Taron Egerton channeled a pop god in the Elton John biopic ‘Rocketman’ and won raves — and a Golden Globe — for his portrayal of how a shy piano prodigy became an international superstar.
But in his last role, as a convicted drug dealer in the new Apple TV+ drama “Black Bird,” he didn’t have outlandish sunglasses or feather boa to shoot wrapped up every day. “Black Bird,” which is based on a true story, required him to reject something darker: the confessions of Larry Hall, a man convicted in the death of a girl suspected of kidnapping many more. raped and murdered.
“While it was an amazing experience creatively, there were days when I went home feeling like I don’t really want to listen to this stuff anymore,” said Egerton, whose character it is to provoke those confessions, in a recent declaration. video call from his kitchen in London.
Egerton, 32, who has lent his soulful tenor voice to both flamboyant (John) and furry characters (the mountain gorilla Johnny in the animated musical “Sing”), could have picked just about any musical role after “Rocketman.” And then there are those chiseled good looks and piercing green eyes, which seem to beg for a cape and spandex.
Instead, he wanted his next big role in front of the camera to be one that showed the world that he was more than a man of song and dance.
“I wanted to do something that felt very different from ‘Rocketman,'” he said. “People tend to see you as the last thing you did. They don’t want to take that risk by giving an actor a role they’ve never seen him play a version of.”
He found it in the psychological thriller “Black Bird,” a six-episode miniseries that author and screenwriter Dennis Lehane (“Mystic River”) adapted from the prison memoir “In With the Devil,” written by James Keene with Hillel Levin.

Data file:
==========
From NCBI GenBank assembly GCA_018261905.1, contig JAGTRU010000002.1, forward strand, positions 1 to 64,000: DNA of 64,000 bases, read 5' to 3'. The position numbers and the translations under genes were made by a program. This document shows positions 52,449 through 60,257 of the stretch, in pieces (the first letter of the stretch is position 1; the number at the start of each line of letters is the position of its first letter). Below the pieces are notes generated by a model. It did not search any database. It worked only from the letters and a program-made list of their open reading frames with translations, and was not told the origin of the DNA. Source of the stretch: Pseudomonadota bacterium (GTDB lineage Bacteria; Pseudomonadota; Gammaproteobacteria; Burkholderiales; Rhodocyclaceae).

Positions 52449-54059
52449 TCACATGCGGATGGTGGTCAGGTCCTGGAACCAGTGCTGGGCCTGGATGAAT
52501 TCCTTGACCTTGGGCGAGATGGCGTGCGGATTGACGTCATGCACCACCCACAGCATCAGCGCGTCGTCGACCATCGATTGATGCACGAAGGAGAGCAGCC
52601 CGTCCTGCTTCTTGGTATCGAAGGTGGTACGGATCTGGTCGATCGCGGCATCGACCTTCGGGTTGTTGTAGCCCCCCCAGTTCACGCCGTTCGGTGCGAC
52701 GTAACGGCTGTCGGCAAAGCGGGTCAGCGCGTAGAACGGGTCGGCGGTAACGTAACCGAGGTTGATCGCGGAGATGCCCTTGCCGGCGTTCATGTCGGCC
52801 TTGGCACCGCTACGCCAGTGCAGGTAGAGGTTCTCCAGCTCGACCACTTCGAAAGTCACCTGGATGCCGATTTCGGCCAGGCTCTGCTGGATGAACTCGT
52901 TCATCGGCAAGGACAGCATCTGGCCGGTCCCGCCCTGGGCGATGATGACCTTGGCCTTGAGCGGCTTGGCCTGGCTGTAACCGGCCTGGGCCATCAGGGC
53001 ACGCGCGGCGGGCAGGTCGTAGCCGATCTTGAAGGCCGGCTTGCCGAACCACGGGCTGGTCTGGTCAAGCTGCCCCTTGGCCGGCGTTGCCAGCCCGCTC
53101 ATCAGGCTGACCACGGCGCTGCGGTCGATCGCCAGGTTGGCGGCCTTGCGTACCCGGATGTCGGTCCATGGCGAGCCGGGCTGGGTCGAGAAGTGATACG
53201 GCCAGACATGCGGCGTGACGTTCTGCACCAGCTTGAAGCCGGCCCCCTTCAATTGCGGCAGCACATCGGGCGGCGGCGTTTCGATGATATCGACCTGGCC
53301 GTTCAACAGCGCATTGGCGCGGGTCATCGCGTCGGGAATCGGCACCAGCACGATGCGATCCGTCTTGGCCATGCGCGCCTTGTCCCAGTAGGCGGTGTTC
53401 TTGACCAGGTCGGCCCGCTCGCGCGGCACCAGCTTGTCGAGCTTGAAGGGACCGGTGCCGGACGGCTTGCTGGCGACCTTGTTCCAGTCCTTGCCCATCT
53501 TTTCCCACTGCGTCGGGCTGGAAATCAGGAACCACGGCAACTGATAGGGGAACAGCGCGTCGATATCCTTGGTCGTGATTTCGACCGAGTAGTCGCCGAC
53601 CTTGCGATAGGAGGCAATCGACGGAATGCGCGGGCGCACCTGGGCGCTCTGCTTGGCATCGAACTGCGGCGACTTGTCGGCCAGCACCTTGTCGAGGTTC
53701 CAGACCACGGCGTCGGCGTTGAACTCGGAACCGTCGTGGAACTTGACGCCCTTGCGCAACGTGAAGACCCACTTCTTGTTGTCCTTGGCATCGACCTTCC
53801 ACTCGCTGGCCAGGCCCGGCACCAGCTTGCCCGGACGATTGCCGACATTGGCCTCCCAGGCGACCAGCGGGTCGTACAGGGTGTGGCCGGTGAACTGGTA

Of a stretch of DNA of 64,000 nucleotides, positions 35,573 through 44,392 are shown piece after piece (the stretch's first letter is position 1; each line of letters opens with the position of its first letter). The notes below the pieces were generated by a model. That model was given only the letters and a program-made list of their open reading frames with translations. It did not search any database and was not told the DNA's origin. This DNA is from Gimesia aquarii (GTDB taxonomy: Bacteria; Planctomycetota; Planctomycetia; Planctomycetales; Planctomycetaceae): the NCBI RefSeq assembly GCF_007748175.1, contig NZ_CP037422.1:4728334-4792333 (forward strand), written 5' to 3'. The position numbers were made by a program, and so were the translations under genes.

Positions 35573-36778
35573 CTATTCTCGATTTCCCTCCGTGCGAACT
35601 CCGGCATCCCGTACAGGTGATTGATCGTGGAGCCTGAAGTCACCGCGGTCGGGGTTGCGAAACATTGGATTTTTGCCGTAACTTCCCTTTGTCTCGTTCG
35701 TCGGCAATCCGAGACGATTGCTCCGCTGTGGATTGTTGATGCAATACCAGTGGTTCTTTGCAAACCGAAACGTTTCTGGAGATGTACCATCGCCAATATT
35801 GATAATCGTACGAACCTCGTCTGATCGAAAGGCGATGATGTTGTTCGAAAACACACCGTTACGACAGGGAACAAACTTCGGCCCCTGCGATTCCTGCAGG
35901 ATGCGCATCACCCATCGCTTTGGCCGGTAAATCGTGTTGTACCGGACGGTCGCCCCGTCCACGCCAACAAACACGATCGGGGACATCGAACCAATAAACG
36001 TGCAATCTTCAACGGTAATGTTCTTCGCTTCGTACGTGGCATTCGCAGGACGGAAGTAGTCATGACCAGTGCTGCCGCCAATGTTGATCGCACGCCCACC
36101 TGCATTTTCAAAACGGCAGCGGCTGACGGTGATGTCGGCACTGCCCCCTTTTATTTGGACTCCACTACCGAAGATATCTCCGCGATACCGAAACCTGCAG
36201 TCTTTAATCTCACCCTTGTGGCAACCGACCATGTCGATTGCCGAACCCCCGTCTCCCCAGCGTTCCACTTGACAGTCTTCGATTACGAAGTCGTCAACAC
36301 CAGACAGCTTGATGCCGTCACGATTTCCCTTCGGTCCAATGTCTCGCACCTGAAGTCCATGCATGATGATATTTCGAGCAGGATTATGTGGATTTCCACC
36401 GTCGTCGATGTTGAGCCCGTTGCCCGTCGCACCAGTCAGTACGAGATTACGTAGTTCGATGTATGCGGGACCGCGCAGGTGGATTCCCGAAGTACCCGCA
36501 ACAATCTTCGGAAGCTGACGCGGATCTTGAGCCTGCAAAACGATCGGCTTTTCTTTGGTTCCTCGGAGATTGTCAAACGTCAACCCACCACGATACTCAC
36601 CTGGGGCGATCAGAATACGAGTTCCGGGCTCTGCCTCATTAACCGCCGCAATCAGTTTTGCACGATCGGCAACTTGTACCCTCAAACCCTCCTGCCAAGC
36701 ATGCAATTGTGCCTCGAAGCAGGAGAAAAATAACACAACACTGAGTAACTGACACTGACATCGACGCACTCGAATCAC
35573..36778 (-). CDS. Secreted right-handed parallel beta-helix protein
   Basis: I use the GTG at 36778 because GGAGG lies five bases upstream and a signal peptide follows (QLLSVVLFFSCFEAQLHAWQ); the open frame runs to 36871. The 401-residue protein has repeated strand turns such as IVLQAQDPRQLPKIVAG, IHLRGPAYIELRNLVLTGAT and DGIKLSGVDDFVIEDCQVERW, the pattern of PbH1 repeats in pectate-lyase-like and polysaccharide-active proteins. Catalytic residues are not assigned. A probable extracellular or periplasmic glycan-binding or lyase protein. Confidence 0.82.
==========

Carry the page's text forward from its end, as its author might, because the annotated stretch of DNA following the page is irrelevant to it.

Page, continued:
The series, which debuts on July 8, centers on Egerton as Jimmy Keene, who is given a chance to commute his 10-year sentence on one condition: he must convince Hall (Paul Walter Hauser) to tell him where he is. body of at least one missing girl, and maybe a dozen more.
“A role like Jimmy — or actually a part like Elton — those are definitely the roles I want from my career,” Egerton said. “That’s not to say that everything I want to do has to be heavy and dark — I’m definitely attracted to that sort of thing — but it’s really, really creatively nourishing to write like this, because it makes you want to give your very best to do.”
EGERTON WAS NOT ALWAYS SO ENTHUSIASTIC about acting. He was born into a British working-class family, with a father who ran a bed and breakfast in Liverpool and a mother who worked in social services. They divorced when he was 2, and he moved to Wales with his mother.
When he was 12 he moved to another part of Wales, Aberystwyth, leaving him feeling desperately lonely. “I lost all my friends I had as a kid when I moved,” he said. “I was quite cocky and confident, but that was to mask the insecurity I felt.” He didn’t start acting until he was 15. “It was about being social and making friends as well as an interest in acting,” he said.
The acting stuck. After graduating from the Royal Academy of Dramatic Art in 2012, he landed a few minor roles, appeared in a stage production of “The Last of the Haussmans” at the National Theater in London and appeared in the British TV dramas “Lewis and “The smoke.”
Then came his big break: Director Matthew Vaughn (“Kick-Ass,” “X-Men: First Class”) cast him as the street rat spy Eggsy in the 2014 British action comedy film “Kingsman: The Secret Service.” The role made him a colleague, alongside Colin Firth, despite Egerton’s never being on a movie set.
“He came in and did a perfect audition,” Vaughn said on the phone. “He was Eggsy. I loved that side of him in the part because Eggsy was also about a world you’ve never been in and it’s growing.”
Following the success of the first “Kingsman” film, which grossed over $414 million worldwide, he landed roles in “Eddie the Eagle,” the Disney animated film “Sing” and a sequel, “Kingsman: The Golden Circle.” †
Then he found himself in a tough spot, first in the title role in Otto Bathurst’s 2018 film adaptation of “Robin Hood,” and then as the antagonist of the 2018 biographical crime drama “Billionaire Boys Club.” Both were critically mocked box-office flops.